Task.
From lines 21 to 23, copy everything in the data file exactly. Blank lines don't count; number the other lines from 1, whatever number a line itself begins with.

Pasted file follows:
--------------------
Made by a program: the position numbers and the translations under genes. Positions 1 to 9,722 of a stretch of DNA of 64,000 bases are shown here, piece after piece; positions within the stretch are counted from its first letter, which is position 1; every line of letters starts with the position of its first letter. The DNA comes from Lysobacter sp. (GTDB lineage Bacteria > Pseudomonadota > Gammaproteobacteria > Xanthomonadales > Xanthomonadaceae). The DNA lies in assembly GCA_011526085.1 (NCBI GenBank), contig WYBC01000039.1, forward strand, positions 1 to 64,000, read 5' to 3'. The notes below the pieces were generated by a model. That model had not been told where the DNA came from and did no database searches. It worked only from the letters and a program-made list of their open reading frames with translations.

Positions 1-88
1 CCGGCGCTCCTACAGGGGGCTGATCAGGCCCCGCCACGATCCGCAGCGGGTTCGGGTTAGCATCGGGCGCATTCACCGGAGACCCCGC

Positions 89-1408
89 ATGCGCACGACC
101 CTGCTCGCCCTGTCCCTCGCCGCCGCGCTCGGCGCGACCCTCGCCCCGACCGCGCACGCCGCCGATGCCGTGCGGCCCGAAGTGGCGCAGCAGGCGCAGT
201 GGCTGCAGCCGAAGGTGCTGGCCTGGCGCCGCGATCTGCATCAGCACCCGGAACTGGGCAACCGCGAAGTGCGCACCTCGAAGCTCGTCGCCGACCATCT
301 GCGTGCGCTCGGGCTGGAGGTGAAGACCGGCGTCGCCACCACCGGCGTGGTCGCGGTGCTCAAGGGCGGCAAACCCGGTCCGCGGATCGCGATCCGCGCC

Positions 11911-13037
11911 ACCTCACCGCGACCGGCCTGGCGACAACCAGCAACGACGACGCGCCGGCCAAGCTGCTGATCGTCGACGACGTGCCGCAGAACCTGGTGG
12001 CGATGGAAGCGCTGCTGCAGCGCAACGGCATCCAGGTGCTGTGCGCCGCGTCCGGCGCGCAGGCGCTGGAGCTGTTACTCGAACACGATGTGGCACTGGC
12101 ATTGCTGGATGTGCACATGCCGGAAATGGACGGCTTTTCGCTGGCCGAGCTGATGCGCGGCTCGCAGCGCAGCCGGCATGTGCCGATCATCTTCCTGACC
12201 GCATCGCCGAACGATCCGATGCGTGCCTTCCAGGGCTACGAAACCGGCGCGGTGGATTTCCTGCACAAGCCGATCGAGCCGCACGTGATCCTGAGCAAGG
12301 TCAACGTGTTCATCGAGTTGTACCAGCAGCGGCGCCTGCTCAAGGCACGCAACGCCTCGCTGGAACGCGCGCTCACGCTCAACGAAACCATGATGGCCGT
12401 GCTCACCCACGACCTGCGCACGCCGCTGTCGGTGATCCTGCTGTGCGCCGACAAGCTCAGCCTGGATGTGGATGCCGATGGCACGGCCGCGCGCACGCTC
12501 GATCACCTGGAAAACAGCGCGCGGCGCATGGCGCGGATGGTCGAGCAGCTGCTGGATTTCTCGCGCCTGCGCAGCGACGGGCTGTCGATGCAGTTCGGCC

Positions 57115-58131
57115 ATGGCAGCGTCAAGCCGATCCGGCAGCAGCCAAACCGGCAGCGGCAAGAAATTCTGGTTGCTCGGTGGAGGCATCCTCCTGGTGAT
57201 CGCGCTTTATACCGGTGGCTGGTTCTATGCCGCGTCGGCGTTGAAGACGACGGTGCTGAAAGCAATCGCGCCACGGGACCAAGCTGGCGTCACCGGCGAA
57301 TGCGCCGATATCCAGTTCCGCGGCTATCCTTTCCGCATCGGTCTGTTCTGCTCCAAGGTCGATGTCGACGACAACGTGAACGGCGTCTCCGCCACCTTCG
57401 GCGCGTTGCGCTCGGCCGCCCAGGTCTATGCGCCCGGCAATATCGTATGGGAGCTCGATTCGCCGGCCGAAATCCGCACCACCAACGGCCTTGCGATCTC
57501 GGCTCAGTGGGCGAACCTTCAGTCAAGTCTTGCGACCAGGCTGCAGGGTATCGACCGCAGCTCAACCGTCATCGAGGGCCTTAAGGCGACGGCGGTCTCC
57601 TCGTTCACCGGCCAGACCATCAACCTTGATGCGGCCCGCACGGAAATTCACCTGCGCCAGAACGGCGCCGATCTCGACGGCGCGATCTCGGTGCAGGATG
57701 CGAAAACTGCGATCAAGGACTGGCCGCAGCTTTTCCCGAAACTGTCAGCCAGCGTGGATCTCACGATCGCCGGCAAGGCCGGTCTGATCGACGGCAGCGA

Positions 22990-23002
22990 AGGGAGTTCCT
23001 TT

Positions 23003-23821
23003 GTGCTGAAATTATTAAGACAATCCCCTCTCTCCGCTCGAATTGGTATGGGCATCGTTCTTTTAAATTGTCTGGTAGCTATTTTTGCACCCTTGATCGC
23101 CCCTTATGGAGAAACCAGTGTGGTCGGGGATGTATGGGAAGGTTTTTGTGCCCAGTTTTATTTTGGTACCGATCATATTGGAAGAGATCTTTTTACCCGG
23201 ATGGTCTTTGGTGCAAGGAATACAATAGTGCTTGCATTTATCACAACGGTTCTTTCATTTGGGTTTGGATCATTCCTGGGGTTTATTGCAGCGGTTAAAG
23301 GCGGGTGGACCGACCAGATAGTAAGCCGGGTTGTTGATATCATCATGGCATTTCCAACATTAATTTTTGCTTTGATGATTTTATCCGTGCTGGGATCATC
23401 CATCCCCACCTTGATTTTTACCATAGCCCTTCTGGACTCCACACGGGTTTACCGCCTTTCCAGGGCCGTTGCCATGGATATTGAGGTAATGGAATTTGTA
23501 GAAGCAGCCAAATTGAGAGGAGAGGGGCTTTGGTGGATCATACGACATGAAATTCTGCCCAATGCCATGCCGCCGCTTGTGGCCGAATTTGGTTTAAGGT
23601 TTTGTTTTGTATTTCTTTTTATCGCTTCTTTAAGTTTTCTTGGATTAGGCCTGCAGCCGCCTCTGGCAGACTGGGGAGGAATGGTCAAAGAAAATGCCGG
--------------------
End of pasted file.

57401 GCGCGTTGCGCTCGGCCGCCCAGGTCTATGCGCCCGGCAATATCGTATGGGAGCTCGATTCGCCGGCCGAAATCCGCACCACCAACGGCCTTGCGATCTC
57501 GGCTCAGTGGGCGAACCTTCAGTCAAGTCTTGCGACCAGGCTGCAGGGTATCGACCGCAGCTCAACCGTCATCGAGGGCCTTAAGGCGACGGCGGTCTCC
57601 TCGTTCACCGGCCAGACCATCAACCTTGATGCGGCCCGCACGGAAATTCACCTGCGCCAGAACGGCGCCGATCTCGACGGCGCGATCTCGGTGCAGGATG